Hate applying for jobs? Try networking instead

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(MoneyWatch) If you're frustrated with tossing resume after resume into the online black hole of job search databases, you might enjoy career advisor Darrell Gurney's book "Never Apply for a Job Again!: Break the Rules, Cut the Line, Beat the Rest." Here's his best advice on schmoozing your way to a new gig:

MoneyWatch: Why is networking so crucial to job searching?

DG: Effective networking trumps applying for jobs for one simple reason: People like to work with folks they know and like. Therefore, being known and liked already, or being referred to others by those they know and like, opens doors and hearts.

MW: And why does applying simply not work all that well?

DG: Applying for jobs online is a heartless, faceless, and emotionless process...and relies upon your particular piece of paper (resume) to somehow stand out from the stacks of other textual lives. You become 1 of 10,000.

MW: What's the most important thing to know about "effective" networking?

DG: "Effective" networking for career transition is not based on need. Neediness stinks, and people run away from you. Principle #2 (in my book) states "An Ounce of Research is Worth a Pound of Job Search," meaning to find out what you're really passionate about and reach out to people for information and relationships around those passions.

MW: Any other great advice for newbies to networking?

DG: Start talking to people in line at Starbucks or the grocery store, because you never know if that person behind you is the brother-in-law of your next employer! I help people break through the basic fear of rejection that keeps most people operating in their little silo...and they start tapping into the very immediate world around them.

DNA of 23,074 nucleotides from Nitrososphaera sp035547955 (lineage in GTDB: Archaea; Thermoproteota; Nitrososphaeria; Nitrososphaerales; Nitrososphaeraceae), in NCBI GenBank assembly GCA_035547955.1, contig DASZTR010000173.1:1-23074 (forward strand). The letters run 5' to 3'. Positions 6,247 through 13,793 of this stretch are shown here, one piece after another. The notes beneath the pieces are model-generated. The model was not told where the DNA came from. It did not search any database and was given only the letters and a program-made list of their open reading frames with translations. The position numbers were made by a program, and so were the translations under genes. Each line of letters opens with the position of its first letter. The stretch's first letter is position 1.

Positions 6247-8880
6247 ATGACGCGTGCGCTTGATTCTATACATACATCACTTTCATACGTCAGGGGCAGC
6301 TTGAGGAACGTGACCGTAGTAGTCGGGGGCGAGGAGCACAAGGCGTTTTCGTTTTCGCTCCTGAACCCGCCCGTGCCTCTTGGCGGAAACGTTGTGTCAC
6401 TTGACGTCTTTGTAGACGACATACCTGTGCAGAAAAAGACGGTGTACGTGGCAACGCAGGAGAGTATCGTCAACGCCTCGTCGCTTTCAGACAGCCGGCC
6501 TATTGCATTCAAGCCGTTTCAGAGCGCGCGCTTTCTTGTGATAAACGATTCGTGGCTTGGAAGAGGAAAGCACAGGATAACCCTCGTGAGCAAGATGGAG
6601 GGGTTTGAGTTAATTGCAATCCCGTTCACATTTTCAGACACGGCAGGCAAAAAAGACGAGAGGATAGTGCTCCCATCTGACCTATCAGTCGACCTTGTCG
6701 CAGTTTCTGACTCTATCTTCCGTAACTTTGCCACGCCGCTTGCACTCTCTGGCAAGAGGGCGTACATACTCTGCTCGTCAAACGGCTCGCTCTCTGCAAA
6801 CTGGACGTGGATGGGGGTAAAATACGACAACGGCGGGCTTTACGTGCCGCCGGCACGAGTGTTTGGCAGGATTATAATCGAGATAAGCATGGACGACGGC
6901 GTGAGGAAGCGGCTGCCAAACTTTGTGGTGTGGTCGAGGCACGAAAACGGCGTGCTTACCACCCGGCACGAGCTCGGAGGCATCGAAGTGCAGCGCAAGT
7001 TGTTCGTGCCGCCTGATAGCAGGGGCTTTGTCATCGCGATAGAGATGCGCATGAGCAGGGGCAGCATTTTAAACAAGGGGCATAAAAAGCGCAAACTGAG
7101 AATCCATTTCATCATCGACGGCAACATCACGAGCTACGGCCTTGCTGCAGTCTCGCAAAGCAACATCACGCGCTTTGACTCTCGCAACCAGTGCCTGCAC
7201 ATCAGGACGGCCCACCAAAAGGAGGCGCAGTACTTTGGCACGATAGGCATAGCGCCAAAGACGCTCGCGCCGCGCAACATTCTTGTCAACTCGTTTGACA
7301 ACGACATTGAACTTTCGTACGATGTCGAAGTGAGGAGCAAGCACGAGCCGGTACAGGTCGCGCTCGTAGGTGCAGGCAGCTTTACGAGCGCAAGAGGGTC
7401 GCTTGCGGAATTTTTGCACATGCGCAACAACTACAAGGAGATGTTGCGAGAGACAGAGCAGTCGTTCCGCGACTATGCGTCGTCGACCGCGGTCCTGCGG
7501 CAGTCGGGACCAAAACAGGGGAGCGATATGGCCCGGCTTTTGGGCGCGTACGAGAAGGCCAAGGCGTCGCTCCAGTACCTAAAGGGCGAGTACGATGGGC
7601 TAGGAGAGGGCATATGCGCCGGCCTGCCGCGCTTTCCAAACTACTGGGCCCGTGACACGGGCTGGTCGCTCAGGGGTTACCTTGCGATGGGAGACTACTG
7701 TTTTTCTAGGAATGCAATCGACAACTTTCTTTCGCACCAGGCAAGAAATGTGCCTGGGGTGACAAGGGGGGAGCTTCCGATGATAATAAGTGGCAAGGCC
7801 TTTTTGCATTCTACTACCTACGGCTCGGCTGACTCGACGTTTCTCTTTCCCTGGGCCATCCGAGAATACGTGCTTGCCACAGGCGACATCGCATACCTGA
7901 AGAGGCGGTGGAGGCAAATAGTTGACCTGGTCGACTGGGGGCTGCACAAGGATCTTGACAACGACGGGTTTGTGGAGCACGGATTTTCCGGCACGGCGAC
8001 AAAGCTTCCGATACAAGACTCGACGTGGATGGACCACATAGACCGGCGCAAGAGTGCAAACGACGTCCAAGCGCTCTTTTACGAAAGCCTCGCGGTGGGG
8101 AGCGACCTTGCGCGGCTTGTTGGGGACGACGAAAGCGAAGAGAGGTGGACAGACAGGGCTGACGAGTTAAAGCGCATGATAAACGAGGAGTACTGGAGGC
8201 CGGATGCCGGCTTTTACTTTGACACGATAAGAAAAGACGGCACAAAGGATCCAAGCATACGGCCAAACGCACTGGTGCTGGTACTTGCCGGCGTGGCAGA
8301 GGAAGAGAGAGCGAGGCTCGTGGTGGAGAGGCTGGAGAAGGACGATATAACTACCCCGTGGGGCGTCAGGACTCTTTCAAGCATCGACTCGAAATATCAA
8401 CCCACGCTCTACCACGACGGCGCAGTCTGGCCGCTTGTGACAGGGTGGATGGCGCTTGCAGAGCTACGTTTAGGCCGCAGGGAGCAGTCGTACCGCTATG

MW: Can social media and email replace face-to-face networking?

DG: If used as the end-all/be-all of networking, [technology] falls short because people really want to connect with people...not the cyber version of people. Using technology to sort out the people to pursue for actual face-to-face meetings is a smart thing, and yet it's those bodies coming together where the natural, human chemistry can take place.

MW: So you advise people to network both on and offline?

DG: Yes, online efforts in effective networking should be geared specifically toward [setting up in-person] meetings. Offline and face-to-face will always net more human chemical reactions, both in a strategically designed career "campaign" as well as by simply saying hello to those beside you in Starbucks. Basically, online should lead to offline.

Photo courtesy of Wikimedia Commons user Tobias Wolter

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